Background: Transfusion related immune modulation associated with red blood cell (RBC) transfusion is thought to result in decreased cancer survival. Results in epithelial ovarian cancer (EOC) have been mixed however most suggest worse oncologic outcomes in patients who were transfused at the time of debulking surgery. The impact of restrictive transfusion strategies on this patient population is currently not known. Methods: We conducted a retrospective study of women with EOC. The study population was divided into two groups based on whether they were transfused RBCs during the peri-operative period or not. Clinical characteristics and prognosticators were compared between groups. Overall survival was compared between groups based on transfusion status and other known prognostic factors. Cox proportional hazard modeling was used to examine the association between the prognostic factors and the study endpoint. Results: Sixty-six percent of women were transfused. Transfusion was associated with CA125, the use of neoadjuvant chemotherapy (NACT), surgical blood loss, and anemia. The mean pre-transfusion Hgb was 7.8 + 0.6 g/dL and 94% had a hemoglobin level greater than the transfusion threshold of 7 g/dL. RBC transfusion, suboptimal debulking, anemia, and NACT were associated with decreased survival. Only RBC transfusion and suboptimal debulking status remained significant in a multivariate model. Conclusions: Peri-operative RBC transfusion compromises survival in ovarian cancer supporting the need to minimize the use of transfusion at the time of debulking surgery. Adherence to evidence-based transfusion guidelines offers an opportunity to reduce transfusion rates in this population with a resulting positive influence on survival.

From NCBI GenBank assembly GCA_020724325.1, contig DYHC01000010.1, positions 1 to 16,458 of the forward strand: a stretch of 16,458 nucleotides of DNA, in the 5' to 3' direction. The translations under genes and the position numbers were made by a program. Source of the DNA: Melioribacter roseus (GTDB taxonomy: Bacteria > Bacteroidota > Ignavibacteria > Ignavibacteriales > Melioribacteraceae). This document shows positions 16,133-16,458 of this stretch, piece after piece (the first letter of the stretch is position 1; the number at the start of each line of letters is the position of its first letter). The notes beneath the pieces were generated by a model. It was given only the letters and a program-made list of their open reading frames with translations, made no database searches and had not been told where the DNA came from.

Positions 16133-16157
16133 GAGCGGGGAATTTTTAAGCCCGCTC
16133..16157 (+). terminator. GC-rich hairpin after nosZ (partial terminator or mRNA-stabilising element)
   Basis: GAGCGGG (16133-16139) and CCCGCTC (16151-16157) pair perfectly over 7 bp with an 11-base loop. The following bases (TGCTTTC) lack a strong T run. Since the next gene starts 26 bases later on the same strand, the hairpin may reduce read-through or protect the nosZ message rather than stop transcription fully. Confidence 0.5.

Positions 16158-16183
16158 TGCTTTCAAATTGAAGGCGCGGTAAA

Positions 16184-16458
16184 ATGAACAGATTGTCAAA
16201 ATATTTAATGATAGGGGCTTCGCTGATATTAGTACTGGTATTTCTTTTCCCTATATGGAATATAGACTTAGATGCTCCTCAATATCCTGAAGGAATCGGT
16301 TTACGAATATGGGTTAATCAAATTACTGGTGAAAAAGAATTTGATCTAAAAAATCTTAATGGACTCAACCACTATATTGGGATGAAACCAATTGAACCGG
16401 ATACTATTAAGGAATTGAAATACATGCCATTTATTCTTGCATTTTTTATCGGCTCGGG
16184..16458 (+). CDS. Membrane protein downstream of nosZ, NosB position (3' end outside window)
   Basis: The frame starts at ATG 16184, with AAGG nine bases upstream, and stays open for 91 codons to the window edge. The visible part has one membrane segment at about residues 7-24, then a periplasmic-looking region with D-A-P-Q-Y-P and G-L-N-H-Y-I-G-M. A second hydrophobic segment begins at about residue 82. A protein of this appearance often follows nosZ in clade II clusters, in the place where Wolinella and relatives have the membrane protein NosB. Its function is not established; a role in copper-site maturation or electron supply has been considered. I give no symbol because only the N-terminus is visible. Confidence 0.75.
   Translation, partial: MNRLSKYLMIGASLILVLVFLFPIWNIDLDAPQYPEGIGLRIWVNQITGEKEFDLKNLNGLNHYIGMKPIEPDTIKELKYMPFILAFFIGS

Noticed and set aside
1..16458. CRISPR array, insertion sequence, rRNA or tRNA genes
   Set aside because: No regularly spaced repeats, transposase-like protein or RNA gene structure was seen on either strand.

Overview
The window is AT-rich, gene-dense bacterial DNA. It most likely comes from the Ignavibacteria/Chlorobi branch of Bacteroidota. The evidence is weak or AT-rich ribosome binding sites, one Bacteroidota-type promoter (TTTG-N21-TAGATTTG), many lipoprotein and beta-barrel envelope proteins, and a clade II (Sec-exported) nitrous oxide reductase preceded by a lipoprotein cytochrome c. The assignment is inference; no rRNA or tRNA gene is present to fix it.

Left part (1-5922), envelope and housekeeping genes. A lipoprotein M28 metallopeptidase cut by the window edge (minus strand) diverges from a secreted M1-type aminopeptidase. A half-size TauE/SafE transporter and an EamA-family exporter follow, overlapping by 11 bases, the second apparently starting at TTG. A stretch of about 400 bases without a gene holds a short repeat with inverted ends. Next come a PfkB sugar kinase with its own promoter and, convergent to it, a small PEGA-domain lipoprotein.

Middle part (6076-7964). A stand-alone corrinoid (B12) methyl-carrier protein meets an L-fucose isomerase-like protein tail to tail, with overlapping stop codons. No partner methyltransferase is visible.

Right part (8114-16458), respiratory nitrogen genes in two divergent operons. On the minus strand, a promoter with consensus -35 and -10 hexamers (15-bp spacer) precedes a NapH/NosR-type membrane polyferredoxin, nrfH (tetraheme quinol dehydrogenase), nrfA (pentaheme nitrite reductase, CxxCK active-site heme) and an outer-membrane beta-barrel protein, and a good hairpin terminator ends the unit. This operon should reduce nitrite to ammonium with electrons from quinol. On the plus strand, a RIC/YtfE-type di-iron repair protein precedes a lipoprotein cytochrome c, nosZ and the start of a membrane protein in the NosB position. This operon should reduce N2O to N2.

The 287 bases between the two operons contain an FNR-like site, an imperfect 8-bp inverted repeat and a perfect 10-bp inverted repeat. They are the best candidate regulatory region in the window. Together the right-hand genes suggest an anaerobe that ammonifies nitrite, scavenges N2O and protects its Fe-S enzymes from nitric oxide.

- Ovarian cancer
- Patient blood management